What are ARM templates?

With the move to the cloud, many teams have adopted agile development methods. These teams iterate quickly. They need to repeatedly deploy their solutions to the cloud, and know their infrastructure is in a reliable state. As infrastructure has become part of the iterative process, the division between operations and development has disappeared. Teams need to manage infrastructure and application code through a unified process.

To meet these challenges, you can automate deployments and use the practice of infrastructure as code. In code, you define the infrastructure that needs to be deployed. The infrastructure code becomes part of your project. Just like application code, you store the infrastructure code in a source repository and version it. Anyone on your team can run the code and deploy similar environments.

To implement infrastructure as code for your Azure solutions, use Azure Resource Manager templates (ARM templates). The template is a JavaScript Object Notation (JSON) file that defines the infrastructure and configuration for your project. The template uses declarative syntax, which lets you state what you intend to deploy without having to write the sequence of programming commands to create it. In the template, you specify the resources to deploy and the properties for those resources. You can also specify in which resource group those resources will be deployed.


We've introduced a new language named Bicep that offers the same capabilities as ARM templates but with a syntax that's easier to use. Each Bicep file is automatically converted to an ARM template during deployment. If you're considering infrastructure as code options, we recommend looking at Bicep. For more information, see What is Bicep?.

To learn about how you can get started with ARM templates, see the following video.

Why choose ARM templates?

If you're trying to decide between using ARM templates and one of the other infrastructure as code services, consider the following advantages of using templates:

  • Declarative syntax: ARM templates allow you to create and deploy an entire Azure infrastructure declaratively. For example, you can deploy not only virtual machines, but also the network infrastructure, storage systems, and any other resources you may need.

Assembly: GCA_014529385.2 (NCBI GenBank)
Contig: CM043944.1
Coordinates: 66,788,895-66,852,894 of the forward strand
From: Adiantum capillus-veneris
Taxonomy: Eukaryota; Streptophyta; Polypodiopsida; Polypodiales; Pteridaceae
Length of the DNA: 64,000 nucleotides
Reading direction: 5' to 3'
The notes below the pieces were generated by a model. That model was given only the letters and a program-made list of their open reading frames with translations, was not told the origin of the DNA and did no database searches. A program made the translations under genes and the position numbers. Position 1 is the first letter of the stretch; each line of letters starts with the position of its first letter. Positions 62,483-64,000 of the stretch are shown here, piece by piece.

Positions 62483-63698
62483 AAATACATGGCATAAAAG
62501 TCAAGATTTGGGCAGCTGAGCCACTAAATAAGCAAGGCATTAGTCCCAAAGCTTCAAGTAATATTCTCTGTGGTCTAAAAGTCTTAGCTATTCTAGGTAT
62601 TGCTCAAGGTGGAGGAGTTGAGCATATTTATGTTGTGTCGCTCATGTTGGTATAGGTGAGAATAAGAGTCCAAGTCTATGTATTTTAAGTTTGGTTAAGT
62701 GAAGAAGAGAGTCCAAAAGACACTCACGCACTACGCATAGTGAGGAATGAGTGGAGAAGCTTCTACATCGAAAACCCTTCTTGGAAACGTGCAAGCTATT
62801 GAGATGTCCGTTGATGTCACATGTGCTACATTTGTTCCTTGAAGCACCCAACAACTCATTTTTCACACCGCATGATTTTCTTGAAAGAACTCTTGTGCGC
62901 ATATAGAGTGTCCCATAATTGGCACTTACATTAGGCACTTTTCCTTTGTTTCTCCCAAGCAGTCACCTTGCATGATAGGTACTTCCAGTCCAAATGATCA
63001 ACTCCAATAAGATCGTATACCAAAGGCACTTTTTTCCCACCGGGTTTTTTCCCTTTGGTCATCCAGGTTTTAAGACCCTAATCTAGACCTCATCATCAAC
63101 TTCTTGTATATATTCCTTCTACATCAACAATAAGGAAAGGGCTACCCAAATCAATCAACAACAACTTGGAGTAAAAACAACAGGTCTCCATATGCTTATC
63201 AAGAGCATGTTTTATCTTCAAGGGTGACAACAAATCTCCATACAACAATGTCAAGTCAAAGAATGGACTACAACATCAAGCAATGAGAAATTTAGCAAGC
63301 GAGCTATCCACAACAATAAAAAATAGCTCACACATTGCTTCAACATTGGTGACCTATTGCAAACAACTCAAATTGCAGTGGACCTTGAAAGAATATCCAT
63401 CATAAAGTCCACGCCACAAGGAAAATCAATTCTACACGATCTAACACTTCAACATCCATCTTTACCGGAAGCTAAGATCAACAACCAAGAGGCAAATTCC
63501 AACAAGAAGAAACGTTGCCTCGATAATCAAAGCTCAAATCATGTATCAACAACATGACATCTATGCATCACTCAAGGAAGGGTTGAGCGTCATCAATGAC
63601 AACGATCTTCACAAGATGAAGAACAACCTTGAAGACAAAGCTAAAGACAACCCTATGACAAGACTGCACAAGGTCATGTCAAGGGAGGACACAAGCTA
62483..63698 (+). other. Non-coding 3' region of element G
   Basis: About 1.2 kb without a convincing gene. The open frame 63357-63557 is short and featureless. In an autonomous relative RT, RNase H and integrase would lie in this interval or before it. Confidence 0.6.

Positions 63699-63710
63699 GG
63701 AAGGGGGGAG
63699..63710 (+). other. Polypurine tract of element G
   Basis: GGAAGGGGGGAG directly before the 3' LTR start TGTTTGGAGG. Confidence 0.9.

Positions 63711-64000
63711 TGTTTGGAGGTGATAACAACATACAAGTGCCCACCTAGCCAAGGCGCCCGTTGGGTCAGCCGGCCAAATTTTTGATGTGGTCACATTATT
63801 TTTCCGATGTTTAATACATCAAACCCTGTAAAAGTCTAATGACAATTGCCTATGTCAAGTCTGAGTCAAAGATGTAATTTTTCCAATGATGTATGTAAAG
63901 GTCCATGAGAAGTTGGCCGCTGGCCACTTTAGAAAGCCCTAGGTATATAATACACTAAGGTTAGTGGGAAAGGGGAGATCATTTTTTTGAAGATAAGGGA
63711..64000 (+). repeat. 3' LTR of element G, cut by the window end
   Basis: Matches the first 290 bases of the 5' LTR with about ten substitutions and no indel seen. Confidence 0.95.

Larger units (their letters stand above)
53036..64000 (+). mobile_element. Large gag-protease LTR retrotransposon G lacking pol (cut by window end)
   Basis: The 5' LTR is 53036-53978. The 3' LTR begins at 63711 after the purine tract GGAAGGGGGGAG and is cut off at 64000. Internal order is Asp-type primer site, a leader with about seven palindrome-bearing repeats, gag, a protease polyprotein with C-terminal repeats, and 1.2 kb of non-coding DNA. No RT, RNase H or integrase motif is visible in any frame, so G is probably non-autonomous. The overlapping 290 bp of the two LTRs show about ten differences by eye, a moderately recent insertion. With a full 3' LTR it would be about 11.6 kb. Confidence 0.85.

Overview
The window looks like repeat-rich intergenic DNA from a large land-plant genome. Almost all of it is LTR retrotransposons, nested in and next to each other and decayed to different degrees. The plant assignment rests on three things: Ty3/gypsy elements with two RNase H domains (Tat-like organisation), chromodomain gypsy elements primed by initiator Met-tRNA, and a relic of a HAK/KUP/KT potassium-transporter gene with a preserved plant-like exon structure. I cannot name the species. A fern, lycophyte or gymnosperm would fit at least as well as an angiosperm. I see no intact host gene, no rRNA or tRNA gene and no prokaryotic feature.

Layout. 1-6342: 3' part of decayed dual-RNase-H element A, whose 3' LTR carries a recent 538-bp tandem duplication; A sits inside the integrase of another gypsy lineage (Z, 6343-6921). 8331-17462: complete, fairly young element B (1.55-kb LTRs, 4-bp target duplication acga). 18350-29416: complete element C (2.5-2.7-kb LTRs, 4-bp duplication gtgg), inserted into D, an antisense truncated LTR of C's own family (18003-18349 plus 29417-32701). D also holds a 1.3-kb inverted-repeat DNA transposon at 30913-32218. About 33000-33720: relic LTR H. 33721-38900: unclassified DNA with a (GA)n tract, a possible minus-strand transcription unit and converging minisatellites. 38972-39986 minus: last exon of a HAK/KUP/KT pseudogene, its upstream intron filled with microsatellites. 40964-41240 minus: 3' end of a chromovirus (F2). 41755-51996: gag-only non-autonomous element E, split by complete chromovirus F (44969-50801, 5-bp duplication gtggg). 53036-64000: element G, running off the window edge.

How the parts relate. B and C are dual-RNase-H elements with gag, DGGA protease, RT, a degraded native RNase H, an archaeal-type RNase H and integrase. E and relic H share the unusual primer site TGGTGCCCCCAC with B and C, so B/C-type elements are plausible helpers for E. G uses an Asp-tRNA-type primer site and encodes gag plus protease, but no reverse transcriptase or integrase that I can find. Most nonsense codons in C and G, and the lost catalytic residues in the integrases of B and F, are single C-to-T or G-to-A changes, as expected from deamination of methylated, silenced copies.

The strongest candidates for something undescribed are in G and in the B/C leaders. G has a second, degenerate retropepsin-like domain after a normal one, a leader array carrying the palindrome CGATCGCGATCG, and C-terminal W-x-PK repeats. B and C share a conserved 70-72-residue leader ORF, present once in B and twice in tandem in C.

• Repeatable results: Repeatedly deploy your infrastructure throughout the development lifecycle and have confidence your resources are deployed in a consistent manner. Templates are idempotent, which means you can deploy the same template many times and get the same resource types in the same state. You can develop one template that represents the desired state, rather than developing lots of separate templates to represent updates. For example, the following file creates a storage account. If you deploy this template and the storage account with the specified properties already exists , no changes is made.

  "$schema": "https://schema.management.azure.com/schemas/2019-04-01/deploymentTemplate.json#",
  "contentVersion": "",
  "parameters": {
    "location": {
      "type": "string",
      "defaultValue": "[resourceGroup().location]"
  "resources": {
    "mystore": {
      "type": "Microsoft.Storage/storageAccounts",
      "apiVersion": "2023-04-01",
      "name": "mystorageaccount",
      "location": "[parameters('location')]",
      "sku": {
        "name": "Standard_LRS"
      "kind": "StorageV2"
  • Orchestration: You don't have to worry about the complexities of ordering operations. Resource Manager orchestrates the deployment of interdependent resources so they're created in the correct order. When possible, Resource Manager deploys resources in parallel so your deployments finish faster than serial deployments. You deploy the template through one command, rather than through multiple imperative commands.